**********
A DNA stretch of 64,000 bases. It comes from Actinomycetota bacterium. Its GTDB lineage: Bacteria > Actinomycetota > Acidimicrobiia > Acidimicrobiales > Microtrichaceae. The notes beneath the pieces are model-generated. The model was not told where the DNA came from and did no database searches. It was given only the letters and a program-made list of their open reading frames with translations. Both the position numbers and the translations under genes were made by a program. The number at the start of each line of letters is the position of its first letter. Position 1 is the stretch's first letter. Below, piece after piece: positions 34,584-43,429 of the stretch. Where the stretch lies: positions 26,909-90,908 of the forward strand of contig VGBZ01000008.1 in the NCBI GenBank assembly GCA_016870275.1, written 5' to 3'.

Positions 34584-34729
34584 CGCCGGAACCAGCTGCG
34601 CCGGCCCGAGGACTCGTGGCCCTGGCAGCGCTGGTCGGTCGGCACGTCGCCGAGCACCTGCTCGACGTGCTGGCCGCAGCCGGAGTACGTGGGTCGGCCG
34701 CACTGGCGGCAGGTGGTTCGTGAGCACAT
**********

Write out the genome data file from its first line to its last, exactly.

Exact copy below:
A DNA stretch of 64,000 bases. It comes from Actinomycetota bacterium. Its GTDB lineage: Bacteria > Actinomycetota > Acidimicrobiia > Acidimicrobiales > Microtrichaceae. The notes beneath the pieces are model-generated. The model was not told where the DNA came from and did no database searches. It was given only the letters and a program-made list of their open reading frames with translations. Both the position numbers and the translations under genes were made by a program. The number at the start of each line of letters is the position of its first letter. Position 1 is the stretch's first letter. Below, piece after piece: positions 34,584-43,429 of the stretch. Where the stretch lies: positions 26,909-90,908 of the forward strand of contig VGBZ01000008.1 in the NCBI GenBank assembly GCA_016870275.1, written 5' to 3'.

Positions 34584-34729
34584 CGCCGGAACCAGCTGCG
34601 CCGGCCCGAGGACTCGTGGCCCTGGCAGCGCTGGTCGGTCGGCACGTCGCCGAGCACCTGCTCGACGTGCTGGCCGCAGCCGGAGTACGTGGGTCGGCCG
34701 CACTGGCGGCAGGTGGTTCGTGAGCACAT